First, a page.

About one in three American adults have hypertension. Only half of those with hypertension have adequate blood pressure control.1 Hypertension costs the USA $46 billion annually and is the primary or contributing cause of 360,000 deaths each year.2 Despite advances in treatment over several decades, management of hypertension remains a significant challenge due to non-adherence and challenges accessing care.3 There are 39 million visits with a primary diagnosis of hypertension each year in the USA, but it is unclear if a traditional in-person visit best serves patients and clinicians.4

To improve hypertension care and decompress busy primary care practices, novel, pragmatic interventions are urgently needed. Primary care-based interventions should maintain quality and safety, engage patients, should not rely on adding trained personnel to the primary care workforce, and must not increase healthcare utilization outside of primary care. Many interventions require additional personnel, fail to connect patients to their clinician or primary care practice,5,6 or increase healthcare utilization.7

“Virtual visits” are structured asynchronous online interactions between a clinician and patient that extend contact and medical care beyond the initial office visit with the goal of maintaining blood pressure control and reducing face-to-face office visits. Prior work on the virtual visits platform at hand demonstrated high clinician and patient satisfaction, but clinical outcomes and subsequent utilization of primary and other healthcare remain unknown.8

So that clinicians, healthcare leaders, and patients can choose evidence-based tools for healthcare delivery, we conducted a propensity score-matched difference-in-differences comparison of blood pressure control and healthcare utilization between primary care patients who did and did not receive virtual visits.



Partners HealthCare is an integrated health delivery system in Eastern Massachusetts. Among other institutions, Partners HealthCare includes Massachusetts General Hospital and Brigham and Women’s Hospital, academic medical centers each with multiple community- and hospital-based primary care clinics.

Data Extraction

We obtained electronic health record data for all patients in the exposure and usual care groups. This included sociodemographic variables (gender, age, language preference, partner status, veteran status, race/ethnicity, BMI, health insurance, and medical conditions), systolic blood pressure (SBP) measurements, and healthcare utilization within the partners system (visits to primary care, specialists, and the emergency department; inpatient admissions).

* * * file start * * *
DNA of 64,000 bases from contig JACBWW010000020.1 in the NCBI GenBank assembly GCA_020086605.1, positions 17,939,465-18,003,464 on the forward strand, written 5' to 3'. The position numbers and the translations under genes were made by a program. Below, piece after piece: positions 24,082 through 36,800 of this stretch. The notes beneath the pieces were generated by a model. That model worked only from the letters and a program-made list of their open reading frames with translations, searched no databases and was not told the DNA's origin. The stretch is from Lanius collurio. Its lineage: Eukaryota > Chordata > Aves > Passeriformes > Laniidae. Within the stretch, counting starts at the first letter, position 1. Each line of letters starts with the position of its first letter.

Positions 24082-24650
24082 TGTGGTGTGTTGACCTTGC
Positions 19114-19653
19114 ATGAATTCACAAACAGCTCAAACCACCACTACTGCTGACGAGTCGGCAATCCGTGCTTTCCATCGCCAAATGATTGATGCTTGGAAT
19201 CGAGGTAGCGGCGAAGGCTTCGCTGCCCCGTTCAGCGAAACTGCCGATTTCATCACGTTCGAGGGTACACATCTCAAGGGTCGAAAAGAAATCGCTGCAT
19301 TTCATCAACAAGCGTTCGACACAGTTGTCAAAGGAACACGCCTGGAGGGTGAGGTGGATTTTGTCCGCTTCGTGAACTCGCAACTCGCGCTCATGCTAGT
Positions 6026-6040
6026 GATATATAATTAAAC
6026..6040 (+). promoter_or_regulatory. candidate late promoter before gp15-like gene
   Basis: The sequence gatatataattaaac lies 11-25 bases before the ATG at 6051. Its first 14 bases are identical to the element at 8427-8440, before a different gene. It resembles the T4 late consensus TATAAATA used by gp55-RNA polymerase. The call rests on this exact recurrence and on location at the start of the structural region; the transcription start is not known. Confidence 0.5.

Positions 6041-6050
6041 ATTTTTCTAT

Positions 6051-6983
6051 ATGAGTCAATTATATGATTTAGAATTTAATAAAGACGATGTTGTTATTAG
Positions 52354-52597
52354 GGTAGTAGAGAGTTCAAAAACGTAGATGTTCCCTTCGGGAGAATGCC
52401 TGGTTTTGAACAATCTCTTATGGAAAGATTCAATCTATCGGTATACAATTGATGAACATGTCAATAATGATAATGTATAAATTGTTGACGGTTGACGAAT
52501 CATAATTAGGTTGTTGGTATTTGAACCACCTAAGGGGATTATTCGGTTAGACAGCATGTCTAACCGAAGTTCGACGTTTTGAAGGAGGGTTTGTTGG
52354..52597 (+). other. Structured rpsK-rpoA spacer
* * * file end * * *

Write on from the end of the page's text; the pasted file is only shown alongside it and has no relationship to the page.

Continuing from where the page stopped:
Exposure: Virtual Visits

This virtual visit platform has been described in detail elsewhere.8 In brief, virtual visits are asynchronous, structured digital exchanges between a patient and a primary care clinician following an in-person encounter. Their purpose is to substitute for a follow-up in-person visit. We assessed virtual visits specifically crafted for hypertension follow-up after an in-person visit. After a visit where hypertension was discussed, clinicians could ask their patients to follow-up online through the virtual visit platform from 21 to 180 days following the initial encounter. The follow-up period from in-person visit to virtual visit was entirely at the discretion of the treating clinician. The virtual visit begins with a notification e-mail which directs the patient to a secure mobile-friendly website. The patient enters up to five blood pressure readings, notes medication adherence through a single binary response, relays medication side effects by free text, and can ask the ordering clinician questions. Once submitted, the clinician reviews the data and can respond with structured treatment decisions via the platform, recommendation for repeat virtual visit, recommendation for follow-up phone call, or request for an in-person appointment. A clinician could offer a virtual visit as s/he saw fit. There was no protocolized standardization of the blood pressure device, calibration, or training.

Virtual visits were first offered to select primary care practices at Massachusetts General Hospital in March 2013. In March 2015, virtual visits were made available to all primary care clinicians at Massachusetts General Hospital and its affiliated clinics. Virtual visits have not been available outside of Massachusetts General Hospital and its affiliated clinics, but they are planned to be rolled out to all of Partners HealthCare.

The exposure group included every patient who had engaged in a virtual visit for hypertension at any of Massachusetts General Hospital’s primary care clinics between December 12, 2012 and February 19, 2016 (n = 1051). We defined a “pre-visit” time period as 180 days before the in-person visit for hypertension. The “post-visit” time period was 180 days after the in-person visit for hypertension. The virtual visit occurred during this post-visit period.

Usual Care

The usual care group was drawn from all patients with hypertension who presented with principal diagnosis of essential hypertension (ICD9 401.9 or 401.1; shown to be a relatively accurate reflection of the true reason for a visit)9 to a primary care clinician’s office at any of Brigham and Women’s network of primary care clinics between December 12, 2012 and February 19, 2016 (n = 28,848). Because Brigham and Women’s primary care clinics do not yet have access to virtual visits but otherwise had similar information systems and are planning to implement virtual visits, they made for an uncontaminated usual care group. The pre-visit and post-visit time periods were defined the same as for the exposure group.

Propensity Score Matching Analysis